April 21, 2020Print | PDF
Wilfrid Laurier University is home to dozens of researchers studying ways to save and adapt to our warming planet. This Earth Day, we highlight five faculty members on the frontlines of the fight against climate change.
Researcher: William Quinton, Professor, Geography and Environmental Studies
What he’s doing: In partnership with the Dehcho First Nations in the Northwest Territories, Quinton co-founded the Dehcho Collaborative on Permafrost (DCoP). Together, the group is combining scientific data collected at the Scotty Creek Research Station with Indigenous knowledge to address widespread permafrost thaw in the Dehcho region. Permafrost – soil, rock or sediment that remains below zero degrees Celsius for two or more consecutive years – helps to store water on the landscape and prevent carbon from being released into the atmosphere. The loss of permafrost is disrupting the region’s ecosystems and the human activities that depend on it.
Why it matters: “The project is focused on reducing the uncertainties of permafrost thaw in one of the most rapidly warming areas on Earth, as well as improving community engagement,” says Quinton. “We need all hands on deck because, with the region warming so quickly, the questions and challenges we’re facing are truly unprecedented.”
Researcher: Brenda Murphy, Professor, Social and Environmental Justice
What she’s doing: Murphy recently completed a three-year study focused on inter-community service sharing as a way of enhancing rural climate change preparedness. With large areas and sparse populations, rural communities typically have fewer resources to respond to events such as forest fires, floods and storms – or even to plan their responses to future disasters. Along with her colleagues in the Resilient Communities Research Collaborative, Murphy developed a series of best practices to help communities prepare for extreme weather.
Why it matters: “Rural communities are stronger when they work together,” says Murphy. “Enhanced, efficient service co-operation can contribute to a sustainable and prepared infrastructure system, while also protecting the environmental capital upon which rural economies frequently depend.”
Researcher: Alison Blay-Palmer, Professor, Geography and Environmental Studies
What she’s doing: Blay-Palmer was recently named UNESCO Chair in Food, Biodiversity and Sustainability Studies and is the director of the Laurier Centre for Sustainable Food Systems. Through the UNESCO Chair, Blay-Palmer will continue to lead research teams and establish partnerships in Canada and internationally to build food systems that are fair, green, healthy, local and engaged. These initiatives engage in research around the world, from Ontario to Kenya to the Northwest Territories.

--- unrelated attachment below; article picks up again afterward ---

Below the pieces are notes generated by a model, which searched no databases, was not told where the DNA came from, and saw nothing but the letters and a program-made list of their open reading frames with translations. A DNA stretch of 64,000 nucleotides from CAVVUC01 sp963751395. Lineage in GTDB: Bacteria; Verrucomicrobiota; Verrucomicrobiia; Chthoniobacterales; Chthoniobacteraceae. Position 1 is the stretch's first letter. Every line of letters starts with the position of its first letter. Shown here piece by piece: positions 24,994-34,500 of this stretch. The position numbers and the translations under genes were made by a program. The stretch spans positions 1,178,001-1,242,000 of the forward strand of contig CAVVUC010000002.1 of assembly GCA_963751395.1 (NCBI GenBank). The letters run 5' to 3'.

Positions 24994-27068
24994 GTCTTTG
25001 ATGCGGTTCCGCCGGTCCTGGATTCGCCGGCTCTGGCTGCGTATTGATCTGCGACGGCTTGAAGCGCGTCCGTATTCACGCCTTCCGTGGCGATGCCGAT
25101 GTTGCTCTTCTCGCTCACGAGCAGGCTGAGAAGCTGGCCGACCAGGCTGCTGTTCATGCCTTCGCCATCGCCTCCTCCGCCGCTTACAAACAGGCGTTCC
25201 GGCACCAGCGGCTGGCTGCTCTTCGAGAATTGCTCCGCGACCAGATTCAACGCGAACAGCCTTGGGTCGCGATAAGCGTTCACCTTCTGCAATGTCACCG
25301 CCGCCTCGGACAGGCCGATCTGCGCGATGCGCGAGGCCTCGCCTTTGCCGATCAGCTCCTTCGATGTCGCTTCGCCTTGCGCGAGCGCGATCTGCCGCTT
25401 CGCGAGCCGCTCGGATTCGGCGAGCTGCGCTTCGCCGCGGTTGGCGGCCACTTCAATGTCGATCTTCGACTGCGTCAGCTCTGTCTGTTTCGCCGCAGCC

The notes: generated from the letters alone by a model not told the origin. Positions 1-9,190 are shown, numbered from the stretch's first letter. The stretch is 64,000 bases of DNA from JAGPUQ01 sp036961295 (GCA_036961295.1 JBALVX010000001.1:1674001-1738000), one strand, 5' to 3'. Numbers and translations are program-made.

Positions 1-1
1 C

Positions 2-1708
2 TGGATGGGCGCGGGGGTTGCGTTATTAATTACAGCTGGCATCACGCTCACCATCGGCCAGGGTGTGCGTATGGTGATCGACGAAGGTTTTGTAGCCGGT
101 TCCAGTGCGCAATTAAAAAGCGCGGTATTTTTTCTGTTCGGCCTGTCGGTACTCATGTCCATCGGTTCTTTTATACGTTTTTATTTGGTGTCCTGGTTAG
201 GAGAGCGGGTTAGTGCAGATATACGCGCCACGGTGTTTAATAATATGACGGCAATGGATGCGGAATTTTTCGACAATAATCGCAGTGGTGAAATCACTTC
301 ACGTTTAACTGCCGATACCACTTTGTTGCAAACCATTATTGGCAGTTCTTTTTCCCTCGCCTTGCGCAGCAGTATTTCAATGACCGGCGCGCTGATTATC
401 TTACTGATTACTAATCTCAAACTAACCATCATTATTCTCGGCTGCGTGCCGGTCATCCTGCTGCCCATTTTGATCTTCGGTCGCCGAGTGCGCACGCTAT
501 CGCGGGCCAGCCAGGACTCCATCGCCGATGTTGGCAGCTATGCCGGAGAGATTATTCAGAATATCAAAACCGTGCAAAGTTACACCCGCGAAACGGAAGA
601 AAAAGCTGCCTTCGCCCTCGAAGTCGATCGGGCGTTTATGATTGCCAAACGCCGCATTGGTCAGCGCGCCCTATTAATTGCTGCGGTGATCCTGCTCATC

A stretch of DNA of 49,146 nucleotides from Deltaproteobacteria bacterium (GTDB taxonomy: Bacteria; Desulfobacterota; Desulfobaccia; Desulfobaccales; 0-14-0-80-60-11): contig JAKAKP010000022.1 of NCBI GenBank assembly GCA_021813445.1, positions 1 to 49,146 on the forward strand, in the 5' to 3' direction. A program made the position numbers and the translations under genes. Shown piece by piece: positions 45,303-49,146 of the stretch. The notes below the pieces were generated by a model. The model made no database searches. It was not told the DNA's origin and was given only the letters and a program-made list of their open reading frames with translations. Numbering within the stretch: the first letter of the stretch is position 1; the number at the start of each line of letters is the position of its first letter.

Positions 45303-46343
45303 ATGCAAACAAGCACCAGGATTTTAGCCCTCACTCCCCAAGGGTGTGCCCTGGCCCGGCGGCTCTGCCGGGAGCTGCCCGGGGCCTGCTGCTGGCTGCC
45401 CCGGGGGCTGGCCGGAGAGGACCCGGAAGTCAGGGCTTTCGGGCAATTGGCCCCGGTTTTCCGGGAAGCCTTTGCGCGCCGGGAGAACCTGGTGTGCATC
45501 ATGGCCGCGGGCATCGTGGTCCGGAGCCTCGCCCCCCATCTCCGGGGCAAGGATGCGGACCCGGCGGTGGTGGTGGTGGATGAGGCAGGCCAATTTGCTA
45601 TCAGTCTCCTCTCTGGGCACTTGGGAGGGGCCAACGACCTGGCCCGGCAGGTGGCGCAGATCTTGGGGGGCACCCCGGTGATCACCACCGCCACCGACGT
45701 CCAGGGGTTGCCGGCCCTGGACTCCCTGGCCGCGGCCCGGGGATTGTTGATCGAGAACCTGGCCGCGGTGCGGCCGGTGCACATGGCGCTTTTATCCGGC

Why it matters: “Globally, there are 821 million food insecure people,” says Blay-Palmer. “Because of the COVID-19 outbreak, these numbers will balloon, and we know that proper diet helps people stay healthy. As well, up to 37 per cent of greenhouse gas emissions are tied to the current food system, while some agriculture undermines biodiversity. By growing food systems that regenerate the environment, protect and conserve biodiversity and build healthy communities, we can foster planetary health and community well-being. These are important considerations as we reflect this Earth Day and offer us a way to solve some of our most pressing challenges.”
Researcher: Christopher Lemieux, Associate Professor, Geography and Environmental Studies
What he’s doing: Lemieux’s research focuses on nature-based climate solutions. Earth's oceans, forests and other ecosystems continue to absorb about half of the carbon dioxide emitted into the atmosphere by human activities, even as those emissions have increased. Lemieux has found that restoring and protecting ecosystems can be an effective tool in reducing the impacts of climate change. By contributing to Canada’s national assessments on climate change on several occasions and by advising influential bodies such as the National Advisory Panel on Marine Protected Area Standards, he is using his expertise to advocate for a larger, better connected nature conservation network across Canada.
Why it matters: “By expanding and connecting our protected areas, there is a dual benefit of keeping more carbon in the ground and conserving our country’s biodiversity,” says Lemieux. “It would allow species to move freely in response to warming temperatures and changing habitats, while also being a low-cost tool to help achieve our emissions targets in the Paris Agreement.”
Researcher: Homa Kheyrollah Pour, Associate Professor, Geography and Environmental Studies
What she’s doing: Arctic lake ice is shrinking and the duration of ice cover is decreasing as global temperatures rise. Kheyrollah Pour and her research team travelled to Délı̨nę, N.W.T. in February 2020 and used a remotely operated vehicle to dive below the frozen surface of Great Bear Lake to collect critical information about the aquatic ecosystem. The water and sediment samples they collected, along with detailed imagery, will help Kheyrollah Pour’s team understand what’s happening under the ice during shorter and more variable winters.
Why it matters: “Understanding the role and response of lakes as the climate warms has been limited due to lack of detailed observations,” says Kheyrollah Pour. “The remote sensing technologies we’re using allow us to produce comprehensive data sets to study the environmental issues throughout cold regions.”
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